Our teachers are pretty darn good at what they do. Oh, we have a few who are struggling with classroom management and a few others who aren’t the best team players, but overall they really come together for our students and that’s what it’s all about – the students.
Next school year our teachers will be facing a LOT of change and not all of our current teachers will be along for the journey. There are many reasons for that last sentence and I won’t get into why I feel that way, but suffice it to say the changes we are about to encounter are scary.
If you’ve followed this blog you know that the current school year saw 1:1 iPads for our sixth grade teachers along with the requirement for them to use project based learning as their primary form of content delivery in their classrooms.
There were major technological hurdles to cross along the way and we are still having log-in issues for some of our students. In spite of these distractions, some of our teachers have been real troopers and have exceeded our expectations. And because of their tenacity we’ve even had students present their PBL/Tech skills to our school board. In turn the board has given us the green light to make some key changes.
For the 2013/2014 school year we will have 1:1 iPads for all 850 students and we will expect project based learning to be the primary mode of instruction in all of our content-area classrooms. This information was presented to the teachers this week at our faculty meeting. Most teachers had expected us to be adding the pbl requirement to the 7th grade (with or without iPads) next year and our 8th grade the following year. Now? Boom – they’re all getting it.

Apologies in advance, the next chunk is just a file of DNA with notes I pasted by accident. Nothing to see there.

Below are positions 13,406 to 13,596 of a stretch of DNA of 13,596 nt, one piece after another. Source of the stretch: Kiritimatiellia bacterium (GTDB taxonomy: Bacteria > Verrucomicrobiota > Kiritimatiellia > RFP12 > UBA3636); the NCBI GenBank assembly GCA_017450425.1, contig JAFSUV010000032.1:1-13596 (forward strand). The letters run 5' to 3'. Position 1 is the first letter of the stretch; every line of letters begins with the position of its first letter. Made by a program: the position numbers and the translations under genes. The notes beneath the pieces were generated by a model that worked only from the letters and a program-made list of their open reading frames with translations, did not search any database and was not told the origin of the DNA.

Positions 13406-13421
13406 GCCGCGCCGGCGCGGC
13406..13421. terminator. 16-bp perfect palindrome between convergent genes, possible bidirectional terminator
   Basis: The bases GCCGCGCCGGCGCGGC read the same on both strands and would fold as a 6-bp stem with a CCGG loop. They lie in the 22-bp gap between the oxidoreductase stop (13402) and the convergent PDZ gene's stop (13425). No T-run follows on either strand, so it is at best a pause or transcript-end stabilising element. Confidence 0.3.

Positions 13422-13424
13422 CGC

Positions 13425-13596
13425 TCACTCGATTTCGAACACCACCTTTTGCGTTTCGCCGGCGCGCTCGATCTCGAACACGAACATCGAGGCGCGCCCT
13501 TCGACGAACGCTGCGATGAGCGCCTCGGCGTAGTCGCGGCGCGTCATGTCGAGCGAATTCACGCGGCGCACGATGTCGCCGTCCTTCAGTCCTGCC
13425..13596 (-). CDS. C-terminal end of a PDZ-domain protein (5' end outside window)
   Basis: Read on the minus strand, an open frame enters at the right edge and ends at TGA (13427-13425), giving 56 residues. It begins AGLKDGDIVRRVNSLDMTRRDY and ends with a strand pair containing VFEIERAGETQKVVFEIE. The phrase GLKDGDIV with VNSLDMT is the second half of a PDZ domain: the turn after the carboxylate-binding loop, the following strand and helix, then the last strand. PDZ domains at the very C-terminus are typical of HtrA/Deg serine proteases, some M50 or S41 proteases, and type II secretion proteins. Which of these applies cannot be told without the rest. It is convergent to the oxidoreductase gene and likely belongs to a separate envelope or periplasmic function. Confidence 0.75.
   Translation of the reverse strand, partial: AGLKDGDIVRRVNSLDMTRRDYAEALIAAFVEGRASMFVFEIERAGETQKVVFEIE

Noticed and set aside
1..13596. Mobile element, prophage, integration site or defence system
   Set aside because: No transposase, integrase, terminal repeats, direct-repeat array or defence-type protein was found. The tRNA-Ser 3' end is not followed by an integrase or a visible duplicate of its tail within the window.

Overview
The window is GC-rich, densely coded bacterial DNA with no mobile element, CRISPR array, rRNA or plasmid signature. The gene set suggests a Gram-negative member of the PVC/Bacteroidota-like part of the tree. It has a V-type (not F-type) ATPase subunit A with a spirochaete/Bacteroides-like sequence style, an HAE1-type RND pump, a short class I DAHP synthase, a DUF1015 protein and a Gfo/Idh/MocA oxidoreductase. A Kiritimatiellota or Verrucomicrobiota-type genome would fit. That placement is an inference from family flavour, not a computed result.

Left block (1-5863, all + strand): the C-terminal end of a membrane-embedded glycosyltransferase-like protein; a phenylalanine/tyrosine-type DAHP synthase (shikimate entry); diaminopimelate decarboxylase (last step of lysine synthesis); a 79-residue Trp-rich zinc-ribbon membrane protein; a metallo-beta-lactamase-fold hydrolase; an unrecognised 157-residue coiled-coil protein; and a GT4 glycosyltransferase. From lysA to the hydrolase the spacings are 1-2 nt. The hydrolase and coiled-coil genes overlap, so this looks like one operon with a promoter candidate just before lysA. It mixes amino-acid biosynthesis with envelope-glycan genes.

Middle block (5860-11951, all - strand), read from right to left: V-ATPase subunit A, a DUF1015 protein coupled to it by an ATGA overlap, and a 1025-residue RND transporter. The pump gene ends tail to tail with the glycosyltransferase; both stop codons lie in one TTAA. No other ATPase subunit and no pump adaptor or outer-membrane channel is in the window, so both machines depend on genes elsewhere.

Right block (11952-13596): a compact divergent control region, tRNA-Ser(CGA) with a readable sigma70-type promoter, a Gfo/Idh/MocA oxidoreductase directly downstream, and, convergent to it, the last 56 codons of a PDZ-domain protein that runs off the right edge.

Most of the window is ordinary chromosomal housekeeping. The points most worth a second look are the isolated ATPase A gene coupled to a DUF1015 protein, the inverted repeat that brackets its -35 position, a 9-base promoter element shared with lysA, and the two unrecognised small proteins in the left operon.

The other change they are about to face is the addition of a curriculum management system called C-SCOPE which they will be getting more information on during the month of May. The teachers will be using the Year At a Glance (YAG) and the Instructional Focus Document (IFD) from C-SCOPE. For some of the veteran teachers this might require the loss of some of their favorite topics. And it might force a sequencing change to their “normal” flow.
These losses can be troubling. And whenever there is change we, as leaders, must recognize these losses. Over the course of the next 4 months I need to help our teachers deal with the changes and their perceived (and actual) losses. It will be a challenging time for all of us but because these are great teachers we will survive all things scary.